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Taking a Stand Against War
Posted on May 11, 2008
By Scott Ritter
“WHEREAS, Iran has not threatened to attack the United States, and no compelling evidence has been presented that Iran poses a real and imminent threat to the security and safety of the United States that would justify an unprovoked unilateral pre-emptive military attack.”
In fact, there is overwhelming evidence that Iran, rather than conspiring against the U.S. in the Middle East, has actively reached out to Washington in an effort to normalize relations. Iran was the first Islamic nation to condemn the Sept. 11, 2001, terror attack on the United States, and Iran coordinated with the U.S. military on certain aspects of the American military response in Afghanistan. Likewise, Iran was supportive of the U.S. drive to remove Saddam Hussein from power.
In May of 2003, Iran made a bold diplomatic approach to the United States which sought to resolve outstanding issues such as the Iranian nuclear program, Iranian support for Hamas and Hezbollah, and Iran’s relationship with Israel. It was the United States which rejected this outreach, not Iran. The fact is that it is the unilateral policy objectives of the Bush administration, which revolve around regime change in Iran, which serve as the principal threat to regional peace and security in the Middle East today. Iran poses a threat to no nation, least of all the United States.
“WHEREAS, We support the people of Iran who are struggling for freedom and democracy, and nothing herein should be construed as supportive of their government, the Islamic Republic of Iran, but a unilateral, pre-emptive U.S. military attack on Iran could well prove counterproductive to the cause of promoting freedom and democracy in that country.”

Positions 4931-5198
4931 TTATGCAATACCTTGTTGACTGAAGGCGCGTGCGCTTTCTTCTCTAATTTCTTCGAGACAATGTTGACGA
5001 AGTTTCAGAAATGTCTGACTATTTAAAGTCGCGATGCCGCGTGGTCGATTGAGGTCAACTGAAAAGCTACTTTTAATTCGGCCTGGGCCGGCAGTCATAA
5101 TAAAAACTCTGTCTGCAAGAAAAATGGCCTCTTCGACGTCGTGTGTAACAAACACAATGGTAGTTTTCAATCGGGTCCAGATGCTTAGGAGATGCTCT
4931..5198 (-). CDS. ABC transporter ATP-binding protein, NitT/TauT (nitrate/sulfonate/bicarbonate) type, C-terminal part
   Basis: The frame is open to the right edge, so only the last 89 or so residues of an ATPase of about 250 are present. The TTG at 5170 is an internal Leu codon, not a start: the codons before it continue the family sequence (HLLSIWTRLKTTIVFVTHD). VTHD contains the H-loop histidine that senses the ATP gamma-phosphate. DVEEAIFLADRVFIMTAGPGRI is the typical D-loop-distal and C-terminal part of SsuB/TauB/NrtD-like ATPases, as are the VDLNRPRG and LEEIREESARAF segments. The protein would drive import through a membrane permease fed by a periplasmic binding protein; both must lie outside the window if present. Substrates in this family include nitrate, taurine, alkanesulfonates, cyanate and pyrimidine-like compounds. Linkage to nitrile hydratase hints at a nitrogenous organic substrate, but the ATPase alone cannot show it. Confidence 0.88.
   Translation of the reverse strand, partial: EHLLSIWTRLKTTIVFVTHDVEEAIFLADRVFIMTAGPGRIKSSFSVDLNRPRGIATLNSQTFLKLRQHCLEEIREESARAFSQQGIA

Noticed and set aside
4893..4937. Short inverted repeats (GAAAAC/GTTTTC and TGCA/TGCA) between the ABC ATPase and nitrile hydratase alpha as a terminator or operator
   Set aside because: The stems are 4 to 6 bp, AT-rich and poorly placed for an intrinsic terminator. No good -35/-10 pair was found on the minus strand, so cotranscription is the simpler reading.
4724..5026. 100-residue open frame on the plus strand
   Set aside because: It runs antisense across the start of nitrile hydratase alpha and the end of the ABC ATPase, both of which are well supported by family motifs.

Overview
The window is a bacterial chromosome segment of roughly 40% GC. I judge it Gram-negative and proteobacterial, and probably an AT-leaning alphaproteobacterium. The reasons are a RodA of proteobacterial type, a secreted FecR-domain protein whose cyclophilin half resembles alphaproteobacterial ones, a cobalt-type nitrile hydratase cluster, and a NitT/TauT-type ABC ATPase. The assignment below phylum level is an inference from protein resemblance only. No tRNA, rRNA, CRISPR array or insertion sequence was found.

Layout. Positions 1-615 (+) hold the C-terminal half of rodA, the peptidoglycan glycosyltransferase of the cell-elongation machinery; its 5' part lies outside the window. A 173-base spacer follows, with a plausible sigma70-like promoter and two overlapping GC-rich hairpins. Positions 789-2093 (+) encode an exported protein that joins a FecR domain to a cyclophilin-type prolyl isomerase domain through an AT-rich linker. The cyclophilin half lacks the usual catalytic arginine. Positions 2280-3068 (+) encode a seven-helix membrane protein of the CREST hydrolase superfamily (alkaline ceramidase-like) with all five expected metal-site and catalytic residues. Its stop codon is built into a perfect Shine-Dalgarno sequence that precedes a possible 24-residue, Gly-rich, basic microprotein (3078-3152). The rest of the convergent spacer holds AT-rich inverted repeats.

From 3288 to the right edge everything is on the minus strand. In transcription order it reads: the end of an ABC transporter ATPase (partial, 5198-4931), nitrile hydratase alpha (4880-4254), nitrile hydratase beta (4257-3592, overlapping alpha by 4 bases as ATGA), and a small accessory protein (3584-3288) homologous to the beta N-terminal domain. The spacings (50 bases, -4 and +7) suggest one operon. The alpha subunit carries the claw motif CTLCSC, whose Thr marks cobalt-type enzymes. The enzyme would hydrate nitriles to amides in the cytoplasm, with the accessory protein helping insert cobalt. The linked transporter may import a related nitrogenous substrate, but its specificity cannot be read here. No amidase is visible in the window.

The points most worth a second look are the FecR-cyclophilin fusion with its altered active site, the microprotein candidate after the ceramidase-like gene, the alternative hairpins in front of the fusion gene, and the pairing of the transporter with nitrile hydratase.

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“WHEREAS, A 2007 National Intelligence Estimate (NIE), representing the consensus view [of] all 16 U.S. intelligence agencies, concluded that Iran froze its nuclear weapons program in 2003, and an earlier NIE concluded that Iran’s involvement in Iraq “is not likely to be a major driver of violence there.”
While the United States has been plagued by the increasing politicization of intelligence—prime examples being the October 2002 National Intelligence Estimate on Iraq and the creation within the Pentagon of a special intelligence entity (the Office of Special Programs, under the guidance of Douglas Feith) whose sole purpose was to introduce into the policymaking body data and information which had been rejected by the intelligence community as unfounded—the entire work of the intelligence community cannot be dismissed out of hand, especially when it publishes a major finding which clashes with the position held by an activist administration. The fact that the U.S. intelligence community and the Bush administration do not agree on the specifics of how Iran constitutes a threat to America in and of itself begs intervention in the form of congressional oversight. It is not unpatriotic for Congress to hold hearings for the purpose of discerning the facts surrounding a given policy. When such policies involve war or the threat of war, the need is even more imperative, and the failure of Congress to act accordingly represents a dereliction of duty which must not be ignored by the American people, whom Congress purports to represent.